We are still surrounded by dark. Our street is a small oasis in the dark stretching all around. There are other pockets of light, but 50% of all of Long Island is still in the dark.
And in more ways than just no power – people do not know what is going on. Rumors abound. Social media is the source of most people’s news. Many people have not even seen the photos of the devastation in Manhattan or New Jersey. The Marathon is a hot topic. Everyone thinks they should cancel it; thankfully they do.
I spent most of yesterday trying to contact people from work and clients. As one of only six people that I work with that had Internet at home, I became the point person. We had to set up a temporary email address and I field the inquiries. I get frustrated with the apparent lack of concern and frivolous requests that come in.
Don’s job was on so he had to get to the city. We spend about an hour looking up what is going on with the MTA and talking to friends that work with the railroad or who had left early to get to places that needed them there in Manhattan. My friend Sean works on a construction site. He posts at 9 am that he has been on the road since 5 AM and they were still only at the Queens line, less than halfway to Manhattan. And they need four people in a car to cross a bridge. Not sure how he fixed that issue. If it were me I would have picked people up from the bus lines!
The Long Island Railroad opens one line that will leave hourly. We drive to the closest station to us and Don gets on the train. We hug before he gets on and I say “I love you” about ten times just in case. I burst into tears when he walks away.
I call my mother in Texas from our landline, the only reliable communication device I have, and vent to her. She says no one is talking about Long Island; all of the news is about Jersey and Manhattan. I don’t even think she realized until I spoke to her that even though our home suffered only minor flooding that our area was devastated. I had money I needed to get to Carsen that I could not get to her. The banks were closed and I did not have gas to go drive around and look for one open. Thankfully she put money into Carsen’s account for me.
By the end of yesterday I had heard from all but two people at work. Of 23 of us, three had flooded. Fifteen have downed trees. Sixteen had no home phone or Internet. Fifteen of us had no power. We all had less than half a tank of gas each. Email came back up so the decision was made to go to work on Friday “if you have gas to get there and leaving your home would not be a hardship.”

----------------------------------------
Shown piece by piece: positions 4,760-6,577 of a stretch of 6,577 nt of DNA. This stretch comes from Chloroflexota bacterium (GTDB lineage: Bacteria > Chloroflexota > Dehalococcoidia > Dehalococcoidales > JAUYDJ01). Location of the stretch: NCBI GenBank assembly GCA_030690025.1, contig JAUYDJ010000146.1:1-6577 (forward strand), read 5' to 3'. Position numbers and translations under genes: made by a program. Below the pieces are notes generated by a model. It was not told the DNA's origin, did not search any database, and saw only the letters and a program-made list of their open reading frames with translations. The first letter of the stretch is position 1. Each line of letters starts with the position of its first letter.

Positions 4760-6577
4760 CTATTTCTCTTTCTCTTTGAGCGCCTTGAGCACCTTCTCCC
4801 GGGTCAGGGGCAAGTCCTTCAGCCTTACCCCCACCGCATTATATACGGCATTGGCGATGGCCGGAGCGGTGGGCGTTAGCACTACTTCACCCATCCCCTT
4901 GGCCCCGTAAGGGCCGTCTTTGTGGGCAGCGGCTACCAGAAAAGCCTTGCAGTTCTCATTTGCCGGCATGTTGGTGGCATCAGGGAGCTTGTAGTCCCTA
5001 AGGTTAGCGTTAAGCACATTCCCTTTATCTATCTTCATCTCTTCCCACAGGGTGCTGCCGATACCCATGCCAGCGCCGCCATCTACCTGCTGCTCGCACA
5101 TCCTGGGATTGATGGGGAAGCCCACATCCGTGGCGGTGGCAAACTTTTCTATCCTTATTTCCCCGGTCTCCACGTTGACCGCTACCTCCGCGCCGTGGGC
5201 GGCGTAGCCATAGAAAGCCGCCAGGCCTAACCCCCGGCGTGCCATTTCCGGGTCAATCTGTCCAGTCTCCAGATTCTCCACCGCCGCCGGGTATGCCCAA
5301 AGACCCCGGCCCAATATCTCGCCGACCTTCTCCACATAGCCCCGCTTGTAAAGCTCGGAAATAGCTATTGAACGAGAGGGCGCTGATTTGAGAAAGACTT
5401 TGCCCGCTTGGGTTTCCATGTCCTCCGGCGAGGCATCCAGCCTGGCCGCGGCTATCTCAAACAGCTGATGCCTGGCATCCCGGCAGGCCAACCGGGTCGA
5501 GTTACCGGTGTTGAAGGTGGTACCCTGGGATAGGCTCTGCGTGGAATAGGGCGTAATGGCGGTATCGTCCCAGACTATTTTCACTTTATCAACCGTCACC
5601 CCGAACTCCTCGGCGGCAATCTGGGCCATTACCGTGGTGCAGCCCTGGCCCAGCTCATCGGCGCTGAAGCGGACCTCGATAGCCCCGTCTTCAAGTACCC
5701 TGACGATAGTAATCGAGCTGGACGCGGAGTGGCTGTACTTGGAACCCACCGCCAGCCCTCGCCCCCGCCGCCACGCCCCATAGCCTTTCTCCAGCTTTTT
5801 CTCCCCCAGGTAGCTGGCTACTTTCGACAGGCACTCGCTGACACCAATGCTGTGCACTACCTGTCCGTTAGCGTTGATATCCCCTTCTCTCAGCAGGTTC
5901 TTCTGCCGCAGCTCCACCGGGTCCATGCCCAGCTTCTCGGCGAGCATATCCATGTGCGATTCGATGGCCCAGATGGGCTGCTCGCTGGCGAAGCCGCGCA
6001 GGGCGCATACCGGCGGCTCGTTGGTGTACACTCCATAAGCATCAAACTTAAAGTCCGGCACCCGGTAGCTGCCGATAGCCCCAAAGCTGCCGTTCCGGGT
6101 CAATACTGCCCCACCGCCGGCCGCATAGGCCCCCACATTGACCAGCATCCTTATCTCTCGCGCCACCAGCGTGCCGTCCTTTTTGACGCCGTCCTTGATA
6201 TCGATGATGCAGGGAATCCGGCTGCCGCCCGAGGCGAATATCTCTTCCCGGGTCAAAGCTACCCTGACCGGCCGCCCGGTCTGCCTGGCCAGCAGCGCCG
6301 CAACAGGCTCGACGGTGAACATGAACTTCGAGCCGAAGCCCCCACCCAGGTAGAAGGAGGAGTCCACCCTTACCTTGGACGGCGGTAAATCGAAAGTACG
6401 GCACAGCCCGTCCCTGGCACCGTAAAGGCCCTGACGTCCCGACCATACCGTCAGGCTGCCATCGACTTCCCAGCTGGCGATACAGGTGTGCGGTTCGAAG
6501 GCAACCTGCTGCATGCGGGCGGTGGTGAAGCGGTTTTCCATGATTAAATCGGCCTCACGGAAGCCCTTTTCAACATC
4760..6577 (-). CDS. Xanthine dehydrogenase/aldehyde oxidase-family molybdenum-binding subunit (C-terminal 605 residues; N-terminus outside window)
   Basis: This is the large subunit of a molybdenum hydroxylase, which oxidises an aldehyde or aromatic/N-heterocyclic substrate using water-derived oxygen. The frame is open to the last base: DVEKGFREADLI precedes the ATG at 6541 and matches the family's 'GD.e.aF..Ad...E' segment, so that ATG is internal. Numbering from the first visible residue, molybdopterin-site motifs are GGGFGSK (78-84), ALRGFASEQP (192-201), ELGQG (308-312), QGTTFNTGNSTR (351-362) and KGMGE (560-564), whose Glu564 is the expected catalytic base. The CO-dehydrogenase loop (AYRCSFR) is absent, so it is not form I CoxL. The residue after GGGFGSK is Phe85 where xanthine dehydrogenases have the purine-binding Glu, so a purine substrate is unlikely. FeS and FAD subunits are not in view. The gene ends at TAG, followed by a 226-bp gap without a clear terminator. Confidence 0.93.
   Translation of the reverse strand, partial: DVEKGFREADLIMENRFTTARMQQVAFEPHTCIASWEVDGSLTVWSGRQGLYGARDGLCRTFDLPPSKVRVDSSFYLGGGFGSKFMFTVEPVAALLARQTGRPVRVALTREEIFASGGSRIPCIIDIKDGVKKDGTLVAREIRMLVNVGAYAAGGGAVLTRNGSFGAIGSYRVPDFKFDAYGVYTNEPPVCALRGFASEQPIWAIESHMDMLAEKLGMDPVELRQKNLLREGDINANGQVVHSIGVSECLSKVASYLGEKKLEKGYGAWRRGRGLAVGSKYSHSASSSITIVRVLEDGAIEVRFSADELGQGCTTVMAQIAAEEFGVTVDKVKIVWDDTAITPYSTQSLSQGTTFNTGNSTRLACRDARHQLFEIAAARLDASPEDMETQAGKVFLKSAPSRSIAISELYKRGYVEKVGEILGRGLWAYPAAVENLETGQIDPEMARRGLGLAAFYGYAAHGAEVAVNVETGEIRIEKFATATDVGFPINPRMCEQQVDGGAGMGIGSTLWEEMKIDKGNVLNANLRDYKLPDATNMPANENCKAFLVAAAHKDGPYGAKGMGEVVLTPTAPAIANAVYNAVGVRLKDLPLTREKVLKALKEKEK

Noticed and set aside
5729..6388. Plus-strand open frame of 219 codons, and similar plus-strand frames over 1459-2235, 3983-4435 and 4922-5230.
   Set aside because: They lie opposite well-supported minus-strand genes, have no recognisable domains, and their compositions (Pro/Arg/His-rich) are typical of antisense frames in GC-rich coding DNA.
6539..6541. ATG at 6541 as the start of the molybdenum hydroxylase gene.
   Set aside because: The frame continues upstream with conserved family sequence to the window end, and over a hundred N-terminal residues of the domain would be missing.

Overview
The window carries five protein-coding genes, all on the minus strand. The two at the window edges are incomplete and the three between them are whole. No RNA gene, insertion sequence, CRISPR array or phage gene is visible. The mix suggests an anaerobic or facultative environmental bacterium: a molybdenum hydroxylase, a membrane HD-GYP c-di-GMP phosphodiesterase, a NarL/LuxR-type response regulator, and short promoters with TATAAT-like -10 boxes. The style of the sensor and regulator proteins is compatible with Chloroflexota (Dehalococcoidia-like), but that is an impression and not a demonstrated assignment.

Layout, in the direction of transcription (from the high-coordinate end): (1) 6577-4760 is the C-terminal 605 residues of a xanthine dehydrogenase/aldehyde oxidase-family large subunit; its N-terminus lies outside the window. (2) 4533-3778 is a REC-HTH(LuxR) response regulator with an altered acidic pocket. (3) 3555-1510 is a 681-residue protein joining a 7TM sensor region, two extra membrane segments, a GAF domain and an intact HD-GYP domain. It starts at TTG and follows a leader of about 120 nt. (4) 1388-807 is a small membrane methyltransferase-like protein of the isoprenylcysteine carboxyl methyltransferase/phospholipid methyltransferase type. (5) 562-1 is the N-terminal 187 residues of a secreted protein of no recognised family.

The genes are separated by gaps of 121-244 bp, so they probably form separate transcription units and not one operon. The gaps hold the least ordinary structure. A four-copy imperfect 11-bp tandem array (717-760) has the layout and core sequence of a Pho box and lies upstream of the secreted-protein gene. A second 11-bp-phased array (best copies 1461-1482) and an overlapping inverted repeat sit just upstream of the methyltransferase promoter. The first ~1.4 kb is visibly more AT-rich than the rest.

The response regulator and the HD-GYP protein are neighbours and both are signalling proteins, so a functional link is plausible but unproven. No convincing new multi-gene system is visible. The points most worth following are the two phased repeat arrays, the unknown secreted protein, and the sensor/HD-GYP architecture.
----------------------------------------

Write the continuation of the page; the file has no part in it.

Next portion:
I carpooled to work today with a friend. I spend a lot of my day talking to people about things they have heard or seen.
We talk about gas. No one can find it. Two hours lines are the norm yesterday and today. I hear from a friend about waiting four hours only to be five cars away from the pump when they run out.
Another friend stands in line for a few hours and realizes that the people at the gas station are overwhelmed. Laura does not take any shit, so when some young kids try to jump the line and the attendants get scared, she gets in there and denies them from getting in. She then directs traffic for them and helps out. Knowing Laura she had the place well in order when she left with a full tank!
One of my coworkers, Tricia, tells the story of her mailman breaking down when her husband asks how she is doing. The mail-lady starts crying and says she is from Queens and came to work but doesn’t have enough gas to get home. Tricia’s husband gives her a gas tank with a few gallons that were for their generator – the difference between Tricia and her kids getting warm showers and going without.
“Was that the last of our gas?”
“Yes. We have enough for one more shower for you.”
She says she is proud of her husband even though tomorrow she might be cursing his name if they can’t find gas today.
One of our VP’s has no power or Internet. He does not know that the water in the area where our office is located has been deemed undrinkable. He is drinking a cup of coffee when I got to work and I jokingly remark that I hope he made the coffee with the bottled water.
“We can’t drink the water here. It’s not safe.”
“Oh my God.”
“I am sure it is fine. It was, um, boiled?”
“Not really? I made coffee in the coffeemaker.”
He remakes coffee with the filtered water. I still don’t drink it though. It is filtered but still from the same source. I don’t want to get sick. Getting sick right now seems like a really bad idea. We are only drinking bottled water. Probably forever.
I come home from work and sleep for two hours. I am so tired but I can’t sleep at night.
Cat and Tom are still without power. They are being told by the electric company November 11. It is November 2. They are staying here tonight. We are finally going to do the giant puzzle.
We watch the telethon and I can’t stop crying. I realize I am still clenching my teeth.
The Red Cross is handing out meals in our neighborhood. We talk about volunteering but hear they don’t need any more help. They can use hot coffee though. I will take some tomorrow…. After sleep. I need sleep.
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